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Invasive Otitis Externa Due to Aspergillus Species: Case Report and Review
Gerald Gordon and Neil A. Giddings
Clinical Infectious Diseases
Vol. 19, No. 5 (Nov., 1994), pp. 866-870
Published by: Oxford University Press
Stable URL: http://www.jstor.org/stable/4458149
Page Count: 5
You can always find the topics here!Topics: Otitis externa, Aspergillus, Histology, Diabetes mellitus, Temporal bone, Ear canal, Granulation tissue, Hyphae, Infections, Debridement
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Aspergillus flavus, an unusual cause of malignant external otitis, was identified in pure culture of tissue from two patients in which histologic examinations demonstrated branching septate hyphae invading the temporal bone. Both patients presented with protracted external ear pain. Multiple attempts at treatment with topical agents (polymyxin B sulfate-neomycin sulfate-hydrocortisone), oral agents (cephalexin and ciprofloxacin), and parenteral agents (ceftazidime and tobramycin) were unsuccessful before definitive diagnosis was made. Treatment with amphotericin B, followed by a more protracted course of itraconazole, resulted in an apparent cure for these patients. Follow-up examination at 15 months after the discontinuation of therapy with itraconazole demonstrated no recurrence of infection. Previously reported cases have predominantly involved immunocompromised persons, and these cases are summarized.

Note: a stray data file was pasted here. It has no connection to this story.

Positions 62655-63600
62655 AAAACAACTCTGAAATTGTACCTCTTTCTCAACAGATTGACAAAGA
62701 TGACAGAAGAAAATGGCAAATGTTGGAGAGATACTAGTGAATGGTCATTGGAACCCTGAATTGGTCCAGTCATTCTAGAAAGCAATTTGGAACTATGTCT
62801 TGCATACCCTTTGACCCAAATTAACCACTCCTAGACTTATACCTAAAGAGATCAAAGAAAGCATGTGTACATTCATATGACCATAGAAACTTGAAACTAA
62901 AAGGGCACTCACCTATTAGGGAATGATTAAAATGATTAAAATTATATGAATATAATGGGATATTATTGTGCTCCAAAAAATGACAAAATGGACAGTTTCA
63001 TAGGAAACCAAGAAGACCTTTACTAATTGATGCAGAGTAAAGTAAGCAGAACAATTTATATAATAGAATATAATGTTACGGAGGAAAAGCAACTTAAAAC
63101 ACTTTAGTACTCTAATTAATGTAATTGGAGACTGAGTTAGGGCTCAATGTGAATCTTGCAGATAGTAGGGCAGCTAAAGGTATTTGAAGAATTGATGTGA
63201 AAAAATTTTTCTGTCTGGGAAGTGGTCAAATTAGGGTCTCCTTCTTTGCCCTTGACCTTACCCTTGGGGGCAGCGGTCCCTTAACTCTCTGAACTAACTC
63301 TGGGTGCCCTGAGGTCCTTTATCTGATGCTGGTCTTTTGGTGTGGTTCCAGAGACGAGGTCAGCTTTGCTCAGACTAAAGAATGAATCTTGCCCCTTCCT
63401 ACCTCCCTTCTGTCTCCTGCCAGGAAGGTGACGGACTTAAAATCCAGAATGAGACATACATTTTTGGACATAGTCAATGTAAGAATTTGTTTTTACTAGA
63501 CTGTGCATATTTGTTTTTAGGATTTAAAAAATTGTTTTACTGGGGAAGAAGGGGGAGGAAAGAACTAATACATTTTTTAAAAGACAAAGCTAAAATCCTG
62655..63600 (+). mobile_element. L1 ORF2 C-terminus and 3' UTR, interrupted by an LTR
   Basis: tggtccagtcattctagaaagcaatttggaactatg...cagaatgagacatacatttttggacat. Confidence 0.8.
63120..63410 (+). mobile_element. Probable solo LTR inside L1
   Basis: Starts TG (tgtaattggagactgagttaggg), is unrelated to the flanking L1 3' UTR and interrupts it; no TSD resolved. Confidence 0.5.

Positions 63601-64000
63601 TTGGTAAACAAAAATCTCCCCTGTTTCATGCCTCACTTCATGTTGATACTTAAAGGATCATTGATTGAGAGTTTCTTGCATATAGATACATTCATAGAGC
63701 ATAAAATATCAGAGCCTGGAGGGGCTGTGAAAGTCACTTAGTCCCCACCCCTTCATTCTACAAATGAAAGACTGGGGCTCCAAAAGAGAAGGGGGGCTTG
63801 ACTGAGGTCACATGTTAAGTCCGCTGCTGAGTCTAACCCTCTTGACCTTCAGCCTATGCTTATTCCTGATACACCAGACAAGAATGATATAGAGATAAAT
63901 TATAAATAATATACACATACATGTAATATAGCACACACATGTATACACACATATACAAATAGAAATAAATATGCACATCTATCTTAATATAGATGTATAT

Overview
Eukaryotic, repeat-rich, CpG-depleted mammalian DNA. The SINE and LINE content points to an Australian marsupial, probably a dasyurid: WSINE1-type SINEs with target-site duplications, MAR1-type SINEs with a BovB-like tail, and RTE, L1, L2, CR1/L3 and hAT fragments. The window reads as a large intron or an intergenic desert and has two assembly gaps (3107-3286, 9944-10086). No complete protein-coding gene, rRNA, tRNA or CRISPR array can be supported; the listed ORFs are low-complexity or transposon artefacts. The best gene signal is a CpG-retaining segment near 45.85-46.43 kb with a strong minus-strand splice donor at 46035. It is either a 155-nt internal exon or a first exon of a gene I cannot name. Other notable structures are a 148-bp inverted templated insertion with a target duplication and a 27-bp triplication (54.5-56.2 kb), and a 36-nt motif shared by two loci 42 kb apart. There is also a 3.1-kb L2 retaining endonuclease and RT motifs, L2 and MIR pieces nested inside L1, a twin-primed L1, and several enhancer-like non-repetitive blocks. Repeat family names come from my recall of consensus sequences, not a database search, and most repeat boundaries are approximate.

Clinical Infectious Diseases © 1994 Oxford University Press